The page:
Separatists & Thanksgiving....

I have so often heard the tale about America being a "Christian Nation." The story always begins with the arrival of the Pilgrims on the shores of Massachusetts. The story is furthered by the belief that the writers of the Declaration of Independence and that the founders of the Constitution were Christians who claimed this land for the glory of God.
Although it is true that the founding of the American colonies found their motivation through their quest for religious freedom, it was readily apparent that this freedom should also allow for diversity in belief. As the Church of England sought deliverance from the Papacy, the Separatists sought freedom from the church of England. Roger Williams fled the Separatists for religious freedom in Rhode Island while the Quakers found solace in Pennsylvania. It all comes full circle as the Catholics found freedom from all the Protestants in Maryland.
The sticking point of all this is that each sect thought of the other as being wrong. (the more things change the more they stay the same) Not unlike the King of England or the Pope in Rome, they had a desire to establish their form of belief as the standard by which all men should live.
The founding fathers kept this problem in mind when they wrote, "Congress shall make no law respecting an establishment of religion, or prohibiting the free exercise thereof; or abridging the freedom of speech, or of the press; or the right of the people peaceably to assemble, and to petition the Government for a redress of grievances," as it was this very form of suppression that created the Separatists in England over one hundred and fifty years earlier! http://caselaw.lp.findlaw.com/data/constitution/amendment01/01.html#1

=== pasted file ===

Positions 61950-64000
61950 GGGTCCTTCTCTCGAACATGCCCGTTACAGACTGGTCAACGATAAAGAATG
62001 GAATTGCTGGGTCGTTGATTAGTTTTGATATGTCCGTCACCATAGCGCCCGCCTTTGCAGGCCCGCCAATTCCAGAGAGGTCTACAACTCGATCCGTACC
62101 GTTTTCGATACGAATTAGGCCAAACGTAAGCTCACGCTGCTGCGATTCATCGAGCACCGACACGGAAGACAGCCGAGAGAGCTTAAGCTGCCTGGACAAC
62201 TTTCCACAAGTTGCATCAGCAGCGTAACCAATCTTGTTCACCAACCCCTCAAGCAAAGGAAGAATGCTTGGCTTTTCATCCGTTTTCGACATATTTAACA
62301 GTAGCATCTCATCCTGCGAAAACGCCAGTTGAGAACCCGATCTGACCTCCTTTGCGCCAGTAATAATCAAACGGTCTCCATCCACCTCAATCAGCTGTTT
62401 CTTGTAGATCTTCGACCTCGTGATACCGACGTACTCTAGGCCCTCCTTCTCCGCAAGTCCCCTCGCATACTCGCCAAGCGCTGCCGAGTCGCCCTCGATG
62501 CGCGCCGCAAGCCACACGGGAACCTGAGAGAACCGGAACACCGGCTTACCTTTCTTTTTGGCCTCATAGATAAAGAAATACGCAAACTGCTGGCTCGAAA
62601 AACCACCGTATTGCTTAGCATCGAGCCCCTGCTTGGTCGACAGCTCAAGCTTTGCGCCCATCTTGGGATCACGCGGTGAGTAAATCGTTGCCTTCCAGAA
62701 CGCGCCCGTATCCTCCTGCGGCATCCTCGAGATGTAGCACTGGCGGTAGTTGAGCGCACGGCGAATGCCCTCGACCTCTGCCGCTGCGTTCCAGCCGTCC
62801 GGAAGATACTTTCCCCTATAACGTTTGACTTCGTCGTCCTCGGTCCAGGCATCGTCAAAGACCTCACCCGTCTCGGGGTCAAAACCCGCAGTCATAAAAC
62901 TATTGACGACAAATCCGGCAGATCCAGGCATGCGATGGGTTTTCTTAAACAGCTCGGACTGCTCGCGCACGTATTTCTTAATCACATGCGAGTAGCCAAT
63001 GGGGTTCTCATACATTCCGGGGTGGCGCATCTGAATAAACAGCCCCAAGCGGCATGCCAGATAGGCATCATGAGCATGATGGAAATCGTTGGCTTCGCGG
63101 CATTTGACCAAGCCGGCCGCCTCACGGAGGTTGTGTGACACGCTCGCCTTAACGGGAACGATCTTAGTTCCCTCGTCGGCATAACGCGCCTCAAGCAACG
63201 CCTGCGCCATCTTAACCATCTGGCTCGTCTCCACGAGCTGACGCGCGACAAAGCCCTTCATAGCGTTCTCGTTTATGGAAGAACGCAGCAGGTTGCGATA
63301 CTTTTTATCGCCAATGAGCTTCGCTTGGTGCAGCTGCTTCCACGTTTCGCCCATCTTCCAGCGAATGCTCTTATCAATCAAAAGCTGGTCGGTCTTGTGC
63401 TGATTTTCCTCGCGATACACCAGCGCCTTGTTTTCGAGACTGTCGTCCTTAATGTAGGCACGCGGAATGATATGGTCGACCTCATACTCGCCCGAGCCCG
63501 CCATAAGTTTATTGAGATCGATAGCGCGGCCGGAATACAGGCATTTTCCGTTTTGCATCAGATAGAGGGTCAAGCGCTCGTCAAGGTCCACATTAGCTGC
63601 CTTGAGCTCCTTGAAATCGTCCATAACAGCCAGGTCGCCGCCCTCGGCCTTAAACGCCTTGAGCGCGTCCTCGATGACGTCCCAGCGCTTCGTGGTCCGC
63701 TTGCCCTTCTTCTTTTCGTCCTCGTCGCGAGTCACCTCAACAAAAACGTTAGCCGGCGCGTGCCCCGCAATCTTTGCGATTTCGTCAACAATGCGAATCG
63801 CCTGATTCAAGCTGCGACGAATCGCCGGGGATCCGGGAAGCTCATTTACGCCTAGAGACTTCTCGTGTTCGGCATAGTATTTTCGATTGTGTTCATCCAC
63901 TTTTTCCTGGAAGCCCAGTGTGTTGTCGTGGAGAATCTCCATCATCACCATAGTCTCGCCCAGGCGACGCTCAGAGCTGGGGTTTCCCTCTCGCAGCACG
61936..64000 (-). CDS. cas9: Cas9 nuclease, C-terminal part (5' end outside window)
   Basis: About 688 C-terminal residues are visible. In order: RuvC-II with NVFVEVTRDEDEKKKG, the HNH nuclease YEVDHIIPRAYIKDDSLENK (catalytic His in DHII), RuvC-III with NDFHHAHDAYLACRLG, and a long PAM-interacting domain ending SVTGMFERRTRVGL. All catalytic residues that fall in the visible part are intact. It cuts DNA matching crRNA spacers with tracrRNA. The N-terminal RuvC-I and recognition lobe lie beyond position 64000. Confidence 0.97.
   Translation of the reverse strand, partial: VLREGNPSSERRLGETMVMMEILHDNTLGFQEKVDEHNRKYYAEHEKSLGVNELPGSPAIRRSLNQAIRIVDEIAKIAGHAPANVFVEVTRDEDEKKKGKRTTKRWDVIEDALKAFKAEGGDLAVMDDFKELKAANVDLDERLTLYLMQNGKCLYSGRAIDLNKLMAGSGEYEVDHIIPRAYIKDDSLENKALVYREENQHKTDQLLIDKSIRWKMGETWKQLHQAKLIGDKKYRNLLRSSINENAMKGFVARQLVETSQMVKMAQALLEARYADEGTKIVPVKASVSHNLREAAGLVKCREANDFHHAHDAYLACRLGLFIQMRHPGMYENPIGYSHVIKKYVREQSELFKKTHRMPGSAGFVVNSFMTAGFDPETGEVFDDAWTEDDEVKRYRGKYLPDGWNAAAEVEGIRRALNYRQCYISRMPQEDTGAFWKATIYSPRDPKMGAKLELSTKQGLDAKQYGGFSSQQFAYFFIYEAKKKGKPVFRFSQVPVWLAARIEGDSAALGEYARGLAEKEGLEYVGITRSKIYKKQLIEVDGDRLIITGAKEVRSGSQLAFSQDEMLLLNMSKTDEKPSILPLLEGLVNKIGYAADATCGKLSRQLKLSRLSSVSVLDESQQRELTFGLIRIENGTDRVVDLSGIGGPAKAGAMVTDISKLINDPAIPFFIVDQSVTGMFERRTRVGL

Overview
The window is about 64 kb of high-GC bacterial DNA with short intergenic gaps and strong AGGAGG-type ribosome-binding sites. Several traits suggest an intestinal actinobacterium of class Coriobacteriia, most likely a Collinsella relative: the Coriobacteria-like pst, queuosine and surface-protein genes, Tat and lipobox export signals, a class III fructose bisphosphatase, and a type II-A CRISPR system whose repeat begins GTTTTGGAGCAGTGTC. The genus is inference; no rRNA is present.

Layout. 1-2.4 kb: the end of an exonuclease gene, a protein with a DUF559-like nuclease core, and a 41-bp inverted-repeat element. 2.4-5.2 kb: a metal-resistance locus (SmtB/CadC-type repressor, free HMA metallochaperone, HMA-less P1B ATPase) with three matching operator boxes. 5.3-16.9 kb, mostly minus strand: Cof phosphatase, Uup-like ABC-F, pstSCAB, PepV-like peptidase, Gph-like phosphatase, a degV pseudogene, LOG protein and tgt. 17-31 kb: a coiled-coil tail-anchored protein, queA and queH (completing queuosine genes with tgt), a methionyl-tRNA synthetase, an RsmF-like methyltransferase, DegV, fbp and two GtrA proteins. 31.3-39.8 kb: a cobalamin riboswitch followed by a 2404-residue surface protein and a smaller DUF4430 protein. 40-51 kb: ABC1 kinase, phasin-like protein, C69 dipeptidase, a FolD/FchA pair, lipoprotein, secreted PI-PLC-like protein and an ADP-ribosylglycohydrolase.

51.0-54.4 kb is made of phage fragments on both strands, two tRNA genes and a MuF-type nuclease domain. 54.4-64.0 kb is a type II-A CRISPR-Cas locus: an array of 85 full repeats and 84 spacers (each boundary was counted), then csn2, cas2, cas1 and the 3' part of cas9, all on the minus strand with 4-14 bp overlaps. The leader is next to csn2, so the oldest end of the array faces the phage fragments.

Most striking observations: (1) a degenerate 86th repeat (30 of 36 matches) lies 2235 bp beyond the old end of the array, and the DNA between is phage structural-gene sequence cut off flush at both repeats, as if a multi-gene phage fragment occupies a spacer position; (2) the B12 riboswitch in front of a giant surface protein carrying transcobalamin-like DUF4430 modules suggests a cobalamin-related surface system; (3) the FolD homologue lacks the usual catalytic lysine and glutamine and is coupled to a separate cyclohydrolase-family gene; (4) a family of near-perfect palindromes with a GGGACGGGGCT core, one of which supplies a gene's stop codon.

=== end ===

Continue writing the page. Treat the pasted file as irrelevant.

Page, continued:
I find it comical when the Christians of this today cite the Pilgrims as being their roots in America. The separatists would not have recognized those that now hang their hats of the cross of Jesus. Christmas and Easter? Entirely pagan!
But we'll let them off the hook with Thanksgiving.
Based on the English Isles tradition of Harvest Home, it was a time to give thanks for a good harvest. Although reflective of the Celts Autumnal Equinox, English peasantry found it easier to set a yearly date for their exactness on the signs of heaven was less than exact than those of their unchristian ancestors. Harvest Home was held on September 25Th and was both a time of Thanksgiving and a time of ceasing from labor while allowing an abundance of food and drink with friends and family. The Pilgrims continued the tradition in Plymouth with over ninety Indians in attendance.
Can you imagine the Pilgrims amazement at their first face to face Indian encounter? As he approached, meeting the Pilgrims with their muskets in tow, he spoke to them in English! My, my......

Comments

Publia said…
They would not have thought of it as Pagan, they would have thought of it as non-Biblical and Catholic! I'm blogging on the Pilgrims all week, so come on over and have a look
http://wilmette.blogspot.com/
"James" said…
It is frightening indeed to see some Christians ignorant (or in some cases blatantly ignore) of the reason that the pilgrims fled England.

No country benefits from a state religion. I will fight tooth and nail to keep the separation of church and state intact. It is for the good of the state AND for religion.

By the way...I am interested in seeing those pictures of your statues. :)
"James" said…
I forgot to add...you're a great blogging friend as well. I am grateful to have come across your blog. From your posts and comments I can tell that you are a good person, with deep compassion and good intentions. :)

Thank-you for your presence and friendship.

Now...I'm off to meditate!! :)

Hope this comment finds you well dear friend.
Tim said…
1776manGreat Pilgrim Blog, publia!
Thanks, James. I will post some pix soon. See you soon, bud!